Well, maybe fruitful in the very tentative sense that I remembered today that I had £250 of cheques to pay in, and discovered that I had £100 in another account I'd forgotten about. Necessary, that. It's misty in that there is mist. And if you want to metaphorical about it, in the sense that I still have NO CLUE what I'm doing and anything. Not sure about the mellow, really. Of the £250, only about £5 is new money, which I subsequently spent on the new Radiohead album, deciding that a fiver was a sensible price to pay for a recording that they weren't paying the record company for, weren't really publicising, and weren't pressing CDs for. Sal still owes me petrol money from last weekend, but when that's in, I'm going to be back to sinking into the overdraught. Meh. I know I should get some temping, but I know if I do that I'm really not very likely to apply for real jobs, and anyway I frankly don't want to do it. I've done my fair share of shoddy little jobs, and I'm bored of them. I want to get paid to do something I'm actually interested in now. I've done enough working for the money. I appreciate that I'm young and naive and that that's never, in reality, going to happen, but I want to TRY at least. Even if the job's not difficult, I want to be involved in something that I can be vaguely entertained by. I do not want to be responsible for paying other people's bills, serving customers food I don't like and they complain about, or filing exam papers, to name but a few.

I appreciate it's not a position I can keep up for long, but probably another month won't destroy me utterly. Meh. Probably not that long, really. In two weeks time, I will go back to the agencies and get some proper work. No actually genuinely I will. I suppose it might not be agencies - shop work, part-time/shift would do me. In some ways that'd be better, except I'd probably find myself working Saturdays. It also works if I get the job I had the interview for yesterday, actually - that's part-time, so I could keep the two jobs going together in a way that would make one full-time job. Perfect. Yesterday did actually go quite well - I came out on a high, and then recalled I'd not mentioned ANYTHING about PGP, which is one of the biggest parts of my work experience. Dumb. Meh. Anyway. I got on quite well with the two women interviewing me, and I didn't feel it went too badly. It was first round interview, anyway, so if I get a second round one I can make up for that. And if I don't, well, I know what to think about next time around and I'll be better prepared. It's a really very pretty job. I'd really like to do it. It's SUCH a shame it's part-time, but I think that's mostly to do with money on their end. I did mention that the part-time bothered me, but they also said there was potential for it to expand to a full-time job of for me to be able to get some more part-time stuff through their partners. Yay. I should hear how they thought it went sometime today if I'm lucky.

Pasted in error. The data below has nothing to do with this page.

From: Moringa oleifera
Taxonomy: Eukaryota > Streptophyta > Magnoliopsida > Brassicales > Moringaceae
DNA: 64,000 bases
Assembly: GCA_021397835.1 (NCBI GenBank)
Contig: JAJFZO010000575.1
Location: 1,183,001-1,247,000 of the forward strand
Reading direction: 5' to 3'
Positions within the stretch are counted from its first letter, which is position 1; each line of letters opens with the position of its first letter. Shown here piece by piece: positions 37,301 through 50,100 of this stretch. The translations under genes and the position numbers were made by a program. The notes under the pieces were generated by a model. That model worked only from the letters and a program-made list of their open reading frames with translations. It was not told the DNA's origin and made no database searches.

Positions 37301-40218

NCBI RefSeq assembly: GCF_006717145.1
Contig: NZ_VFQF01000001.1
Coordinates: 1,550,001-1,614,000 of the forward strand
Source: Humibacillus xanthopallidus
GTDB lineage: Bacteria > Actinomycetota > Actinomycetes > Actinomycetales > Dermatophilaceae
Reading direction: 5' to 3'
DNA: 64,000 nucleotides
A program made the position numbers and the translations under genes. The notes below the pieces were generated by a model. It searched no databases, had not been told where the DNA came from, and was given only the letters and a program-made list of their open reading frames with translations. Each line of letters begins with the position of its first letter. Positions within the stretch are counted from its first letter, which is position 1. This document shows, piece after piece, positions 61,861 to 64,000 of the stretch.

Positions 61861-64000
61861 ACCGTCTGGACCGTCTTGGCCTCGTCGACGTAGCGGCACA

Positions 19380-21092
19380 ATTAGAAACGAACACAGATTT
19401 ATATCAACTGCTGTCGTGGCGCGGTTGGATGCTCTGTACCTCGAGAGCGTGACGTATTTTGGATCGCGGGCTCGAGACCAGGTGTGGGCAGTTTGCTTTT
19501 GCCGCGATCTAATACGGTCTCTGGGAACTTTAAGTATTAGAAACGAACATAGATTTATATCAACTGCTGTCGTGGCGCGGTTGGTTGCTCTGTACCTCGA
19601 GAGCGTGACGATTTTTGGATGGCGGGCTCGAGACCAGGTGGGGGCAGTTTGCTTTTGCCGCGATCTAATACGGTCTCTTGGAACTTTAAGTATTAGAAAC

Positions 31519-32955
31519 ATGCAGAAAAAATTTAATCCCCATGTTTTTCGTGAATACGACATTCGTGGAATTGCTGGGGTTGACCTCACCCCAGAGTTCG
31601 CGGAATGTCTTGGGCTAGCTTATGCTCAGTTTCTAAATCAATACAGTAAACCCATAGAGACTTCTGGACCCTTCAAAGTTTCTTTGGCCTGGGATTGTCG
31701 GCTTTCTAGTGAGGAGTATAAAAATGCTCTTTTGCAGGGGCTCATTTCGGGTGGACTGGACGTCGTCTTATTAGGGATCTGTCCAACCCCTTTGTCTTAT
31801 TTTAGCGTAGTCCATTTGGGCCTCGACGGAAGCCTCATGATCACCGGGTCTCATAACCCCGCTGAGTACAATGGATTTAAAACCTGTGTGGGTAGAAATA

I went to Oxford on Wednesday to see Eleanor. She's in a pretty bad way because her Dad, who is almost exactly one year younger than my Dad, had a stroke 10 days ago. It's a funny type of stroke, in that it was a bleed into the space between two of the membranes between the brain and the skull, rather than a more conventional clot inside the brain tissue itself. I think she almost knows too much for her own good at the moment, as a medical student. She knows what all the consequences are and the likelihoods and so on. I can't work out whether it's helpful to her to be that well prepared or more painful than not knowing. Anyway, she's understandably jumpy, nervous, and unable to concentrate. They've let her postpone the latest set of exams, which is definitely a good thing, but she's flitting between Oxford, the Royal Free Hospital in London, and her home in Knebworth. We went walking somewhere west of Oxford on Wednesday because she needed to get out of town and out of the familiar for a bit. I'm trying to persuade her that she should come and stay with me for a while, too. There's a vague (very vague) possibility that I'll head to Cornwall for a weekend at some stage in the next while and if I do I'll take her with me if I can, for both our sanities. But it was nice out. There was mist and greyness and all sorts, and completely no wind, so I could take pictures like the ones in this post (although not like them, because I've been playing with these...). Lots of cows and labradors and that kind of thing. Then we headed back to her house in the evening for dinner, and then I came back down to St Albans so I could be here in time to faff about what I was going to wear to this interview all of yesterday.